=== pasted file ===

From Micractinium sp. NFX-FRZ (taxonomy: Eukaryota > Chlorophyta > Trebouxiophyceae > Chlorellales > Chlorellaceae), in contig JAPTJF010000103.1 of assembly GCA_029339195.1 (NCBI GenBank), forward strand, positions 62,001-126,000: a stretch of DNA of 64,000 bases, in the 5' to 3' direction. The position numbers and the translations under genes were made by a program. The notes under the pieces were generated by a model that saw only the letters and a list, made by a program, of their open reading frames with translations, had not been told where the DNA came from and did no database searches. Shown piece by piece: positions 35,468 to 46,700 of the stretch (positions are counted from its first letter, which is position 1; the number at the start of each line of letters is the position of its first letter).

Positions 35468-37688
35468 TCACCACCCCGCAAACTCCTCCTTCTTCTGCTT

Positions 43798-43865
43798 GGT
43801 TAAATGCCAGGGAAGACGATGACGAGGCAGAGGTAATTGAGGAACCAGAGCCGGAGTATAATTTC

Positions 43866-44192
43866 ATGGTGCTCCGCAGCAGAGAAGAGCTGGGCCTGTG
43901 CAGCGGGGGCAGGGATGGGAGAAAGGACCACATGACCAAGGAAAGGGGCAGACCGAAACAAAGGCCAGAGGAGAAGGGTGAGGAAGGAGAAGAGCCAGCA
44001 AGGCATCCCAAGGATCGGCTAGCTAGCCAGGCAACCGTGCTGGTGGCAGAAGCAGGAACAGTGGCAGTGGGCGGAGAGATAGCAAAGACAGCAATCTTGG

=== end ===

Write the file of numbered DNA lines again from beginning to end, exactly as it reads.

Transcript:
From Micractinium sp. NFX-FRZ (taxonomy: Eukaryota > Chlorophyta > Trebouxiophyceae > Chlorellales > Chlorellaceae), in contig JAPTJF010000103.1 of assembly GCA_029339195.1 (NCBI GenBank), forward strand, positions 62,001-126,000: a stretch of DNA of 64,000 bases, in the 5' to 3' direction. The position numbers and the translations under genes were made by a program. The notes under the pieces were generated by a model that saw only the letters and a list, made by a program, of their open reading frames with translations, had not been told where the DNA came from and did no database searches. Shown piece by piece: positions 35,468 to 46,700 of the stretch (positions are counted from its first letter, which is position 1; the number at the start of each line of letters is the position of its first letter).

Positions 35468-37688
35468 TCACCACCCCGCAAACTCCTCCTTCTTCTGCTT

Positions 43798-43865
43798 GGT
43801 TAAATGCCAGGGAAGACGATGACGAGGCAGAGGTAATTGAGGAACCAGAGCCGGAGTATAATTTC

Positions 43866-44192
43866 ATGGTGCTCCGCAGCAGAGAAGAGCTGGGCCTGTG
43901 CAGCGGGGGCAGGGATGGGAGAAAGGACCACATGACCAAGGAAAGGGGCAGACCGAAACAAAGGCCAGAGGAGAAGGGTGAGGAAGGAGAAGAGCCAGCA
44001 AGGCATCCCAAGGATCGGCTAGCTAGCCAGGCAACCGTGCTGGTGGCAGAAGCAGGAACAGTGGCAGTGGGCGGAGAGATAGCAAAGACAGCAATCTTGG